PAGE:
Surge in outdoor recreation in Colorado last year not enough to offset ski resort closures

Coloradans took to the outdoors in droves last year, escaping the confines of home quarantines, reconnecting with nature and exercising out all hose frustrations. But at the end of the day, all that increased activity, including from out-of-state visitors, couldn’t prevent a steep drop in both spending and employment in the state’s outdoor recreation industry.

Outdoor recreation employment in Colorado dropped from 149,000 in 2019 to 120,000 in 2020, representing a loss of nearly one out of five jobs in that industry, according to an annual study from the U.S. Bureau of Economic Analysis. And outdoor recreation’s contribution to Colorado GDP fell 21.3%, from a record $12.2 billion in 2019 to $9.6 billion last year.

“With so much isolation and loss, the outdoors was something we could all turn to in order to connect with our families and friends and maintain physical and mental health,” said Nathan Fey, director of the state’s Outdoor Recreation Industry Office, in a release accompanying the numbers. “Outdoor recreation participation soared, especially close-to-home recreation.”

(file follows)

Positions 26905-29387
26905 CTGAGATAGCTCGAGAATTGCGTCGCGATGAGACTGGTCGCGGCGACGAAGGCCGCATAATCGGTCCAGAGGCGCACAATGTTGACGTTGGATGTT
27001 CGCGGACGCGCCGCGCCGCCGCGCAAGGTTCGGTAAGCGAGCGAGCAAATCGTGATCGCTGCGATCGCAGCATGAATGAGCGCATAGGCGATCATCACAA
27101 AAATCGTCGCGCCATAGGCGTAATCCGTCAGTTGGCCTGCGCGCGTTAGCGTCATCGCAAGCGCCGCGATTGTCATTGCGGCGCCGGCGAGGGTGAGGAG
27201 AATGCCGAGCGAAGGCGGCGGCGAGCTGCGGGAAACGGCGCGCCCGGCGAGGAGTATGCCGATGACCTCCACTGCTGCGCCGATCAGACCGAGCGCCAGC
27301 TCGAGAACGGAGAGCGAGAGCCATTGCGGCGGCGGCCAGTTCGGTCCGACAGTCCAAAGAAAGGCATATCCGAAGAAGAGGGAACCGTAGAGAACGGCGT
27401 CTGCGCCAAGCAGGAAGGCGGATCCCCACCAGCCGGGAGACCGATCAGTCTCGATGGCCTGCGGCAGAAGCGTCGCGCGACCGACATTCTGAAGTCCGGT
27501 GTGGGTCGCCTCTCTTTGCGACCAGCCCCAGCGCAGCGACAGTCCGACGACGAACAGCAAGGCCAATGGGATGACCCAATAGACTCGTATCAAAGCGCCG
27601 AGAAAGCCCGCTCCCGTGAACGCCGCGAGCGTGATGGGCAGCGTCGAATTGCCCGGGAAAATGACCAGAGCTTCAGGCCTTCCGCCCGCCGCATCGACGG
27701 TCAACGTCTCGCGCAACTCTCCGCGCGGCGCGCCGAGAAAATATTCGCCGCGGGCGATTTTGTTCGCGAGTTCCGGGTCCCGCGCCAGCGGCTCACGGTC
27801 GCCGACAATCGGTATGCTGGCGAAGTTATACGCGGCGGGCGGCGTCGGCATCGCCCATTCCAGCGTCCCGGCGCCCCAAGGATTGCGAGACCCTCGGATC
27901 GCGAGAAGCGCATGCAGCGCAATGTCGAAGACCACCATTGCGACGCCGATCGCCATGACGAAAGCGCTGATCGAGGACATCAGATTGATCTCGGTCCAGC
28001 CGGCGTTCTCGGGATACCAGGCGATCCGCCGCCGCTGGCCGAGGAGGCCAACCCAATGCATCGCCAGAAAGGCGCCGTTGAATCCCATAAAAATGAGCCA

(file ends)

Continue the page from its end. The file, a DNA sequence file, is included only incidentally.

Spending on bicycling rose by $9.1 million in Colorado, while water sports saw an increase of $13.4 million, and off-roading jumped by $17 million. Spending on recreational vehicles saw a huge surge, $36 million, while spending on lower-cost options such as camping and hiking were up $3.2 million.

Fey said in an email that a $447 million decline in spending on skiing and snowboarding overwhelmed gains elsewhere. Although resort closures came late in the season, they brought spending to a hard stop. Other conventional activities also saw decreases, including fishing, down $11 million, and equestrian activities, down $26 million. Spending on recreational apparel was also down about $161 million.

Support industries linked to recreational activities like tour operators, hotels and restaurants were hit hard, contributing to the declines.

“The increases realized by other conventional activities are not enough to offset the loss to GDP from ski/snowboarding — it is the largest loss to Colorado’s economy due to the pandemic,” Fey said.

Nationally, economic activity tied to outdoor recreation decreased 17.4% between 2019 and 2020, while employment counts decreased by 17.1%. Despite the hit it took, outdoor recreation was responsible for $689 billion in economic output and supported 4.3 million jobs in the U.S. last year, according to the BEA study, which is in its fourth year.

Outdoor recreation and supporting activities represented about 2.5% of Colorado’s GDP last year.

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